Both undergraduate and graduate students have the opportunity to do research alongside expert computer science faculty in the areas of distributed embedded systems, machine learning, data mining, and software engineering. Or, you can choose the interdisciplinary route, doing research beside faculty in various engineering disciplines. In fact, compsci graduate students often work in large group settings with faculty from departments across campus, examining advanced research problems in bioinformatics, homeland security, embedded systems, and virtual reality. Cooperation between students and faculty at this advanced level is a hallmark of the computer science research program.
The mission of the Applied Computational Intelligence Laboratory is for students to gain many advantages, including collaboration in a work environment, continued involvement with research, the positive influence of role models and mentors, and, more often than not, an opportunity to publish. (Publishing is required for all graduate students.) The ACIL welcomes small and large business cooperative ventures in intelligent computing.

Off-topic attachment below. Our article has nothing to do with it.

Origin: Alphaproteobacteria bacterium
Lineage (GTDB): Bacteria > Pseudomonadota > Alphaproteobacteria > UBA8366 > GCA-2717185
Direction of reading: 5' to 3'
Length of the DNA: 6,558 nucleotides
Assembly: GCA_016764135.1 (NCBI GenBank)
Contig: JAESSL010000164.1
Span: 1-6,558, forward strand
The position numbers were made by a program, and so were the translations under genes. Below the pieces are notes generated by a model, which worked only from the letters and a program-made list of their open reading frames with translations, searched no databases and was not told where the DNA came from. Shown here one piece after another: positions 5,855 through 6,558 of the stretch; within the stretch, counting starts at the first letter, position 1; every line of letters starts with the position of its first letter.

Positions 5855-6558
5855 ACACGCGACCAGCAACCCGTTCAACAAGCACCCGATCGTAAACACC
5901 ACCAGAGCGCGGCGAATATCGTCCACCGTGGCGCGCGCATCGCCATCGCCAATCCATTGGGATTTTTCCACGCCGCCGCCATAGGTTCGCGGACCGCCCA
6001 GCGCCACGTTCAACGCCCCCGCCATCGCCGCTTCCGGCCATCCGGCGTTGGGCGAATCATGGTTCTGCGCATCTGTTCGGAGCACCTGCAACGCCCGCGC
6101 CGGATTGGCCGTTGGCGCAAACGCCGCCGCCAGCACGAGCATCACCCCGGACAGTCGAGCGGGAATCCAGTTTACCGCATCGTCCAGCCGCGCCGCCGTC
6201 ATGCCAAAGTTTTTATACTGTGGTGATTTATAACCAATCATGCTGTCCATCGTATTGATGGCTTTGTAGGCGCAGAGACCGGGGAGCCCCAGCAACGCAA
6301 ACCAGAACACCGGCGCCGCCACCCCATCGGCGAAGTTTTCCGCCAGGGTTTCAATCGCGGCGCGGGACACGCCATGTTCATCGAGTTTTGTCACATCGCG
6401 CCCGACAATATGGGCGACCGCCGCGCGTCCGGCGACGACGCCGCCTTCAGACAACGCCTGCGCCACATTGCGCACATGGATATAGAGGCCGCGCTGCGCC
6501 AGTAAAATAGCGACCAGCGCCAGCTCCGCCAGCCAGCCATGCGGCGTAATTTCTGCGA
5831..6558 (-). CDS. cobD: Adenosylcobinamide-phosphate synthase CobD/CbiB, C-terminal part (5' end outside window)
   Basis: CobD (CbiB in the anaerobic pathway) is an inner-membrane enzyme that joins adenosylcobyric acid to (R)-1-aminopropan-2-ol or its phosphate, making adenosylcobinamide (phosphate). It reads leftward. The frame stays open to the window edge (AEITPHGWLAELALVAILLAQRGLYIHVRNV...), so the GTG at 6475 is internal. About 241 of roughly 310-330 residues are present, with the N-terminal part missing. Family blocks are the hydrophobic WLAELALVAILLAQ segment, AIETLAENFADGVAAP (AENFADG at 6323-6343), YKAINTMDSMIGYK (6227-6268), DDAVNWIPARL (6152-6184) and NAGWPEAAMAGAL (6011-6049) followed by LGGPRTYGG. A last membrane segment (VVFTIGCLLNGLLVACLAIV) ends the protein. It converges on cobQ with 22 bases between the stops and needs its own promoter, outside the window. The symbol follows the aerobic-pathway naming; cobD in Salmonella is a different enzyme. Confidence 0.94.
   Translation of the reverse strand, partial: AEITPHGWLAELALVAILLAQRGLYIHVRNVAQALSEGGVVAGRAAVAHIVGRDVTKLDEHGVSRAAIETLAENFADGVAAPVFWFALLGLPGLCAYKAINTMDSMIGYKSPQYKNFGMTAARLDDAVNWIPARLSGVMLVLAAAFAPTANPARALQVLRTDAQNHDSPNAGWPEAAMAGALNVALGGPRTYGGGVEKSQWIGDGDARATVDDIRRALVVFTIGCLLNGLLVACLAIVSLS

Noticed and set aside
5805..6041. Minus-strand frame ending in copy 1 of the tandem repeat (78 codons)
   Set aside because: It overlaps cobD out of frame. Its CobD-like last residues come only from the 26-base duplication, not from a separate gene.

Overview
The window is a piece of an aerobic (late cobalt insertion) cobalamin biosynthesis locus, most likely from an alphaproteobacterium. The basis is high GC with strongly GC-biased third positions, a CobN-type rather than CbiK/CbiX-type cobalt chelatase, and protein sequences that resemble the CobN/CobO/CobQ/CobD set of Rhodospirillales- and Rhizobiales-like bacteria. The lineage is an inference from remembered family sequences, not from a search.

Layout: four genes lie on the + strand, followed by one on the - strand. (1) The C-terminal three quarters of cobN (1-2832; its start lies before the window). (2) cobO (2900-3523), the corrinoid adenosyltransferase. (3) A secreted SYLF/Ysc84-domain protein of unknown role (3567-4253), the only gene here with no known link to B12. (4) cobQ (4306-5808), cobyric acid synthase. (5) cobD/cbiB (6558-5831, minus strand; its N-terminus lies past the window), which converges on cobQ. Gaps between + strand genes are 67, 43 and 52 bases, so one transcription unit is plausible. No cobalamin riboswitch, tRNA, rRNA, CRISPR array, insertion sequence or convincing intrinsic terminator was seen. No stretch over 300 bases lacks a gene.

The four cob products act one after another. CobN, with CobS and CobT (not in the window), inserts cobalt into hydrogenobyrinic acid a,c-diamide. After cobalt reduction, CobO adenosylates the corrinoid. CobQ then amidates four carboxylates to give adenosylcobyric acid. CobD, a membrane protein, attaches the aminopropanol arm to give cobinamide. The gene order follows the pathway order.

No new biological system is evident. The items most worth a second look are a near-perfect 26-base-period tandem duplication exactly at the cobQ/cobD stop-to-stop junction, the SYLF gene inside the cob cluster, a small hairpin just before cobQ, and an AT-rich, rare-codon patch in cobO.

The mission of the CReWMaN Laboratory is to conduct innovative research in networking (core, wireless, sensors), mobile and pervasive computing, distributed and grid computing, privacy and security, biological networks, and social networks. This is accomplished by creating a stimulating learning environment through teaching, research, mentoring and service excellence, with focus on teaching cutting-edge courses and establish multi-disciplinary collaborations.
The mission of the Critical Infrastructure Protection Laboratory is to research in advanced methods of security applied within the realm of critical cyber and cyber-physical infrastructures. The focus is on the use of rigorous mathematics through formal methods to create and analyzer fault-tolerant and secure real-time distributed computing systems applied to critical infrastructure protection. The laboratory supports undergraduate, graduate, and faculty researchers. Students in the laboratory participate in the campus Center for Academic Excellence in Information Assurance and Research, the Intelligent Systems Center, and the Center for Research in Energy and Environment.
The mission of CPHS laboratory is to conduct cutting-edge research to design and develop smart and trustworthy cyber-physical human systems. Our focus is on multi-agent trust (e.g. due to security/privacy concerns, selfish interaction, social discrimination and lack of transparency), machine learning, and human decision modeling in the context of diverse application domains such as transportation, mining and healthcare. The laboratory is also equipped with a prototype transportation testbed which is equipped with autonomous robots (e.g. Nvidia Jetbots), Jetson Nano cards to mimic road side units and diverse sensors (e.g. cameras, EEG headsets to monitor driver’s mental state).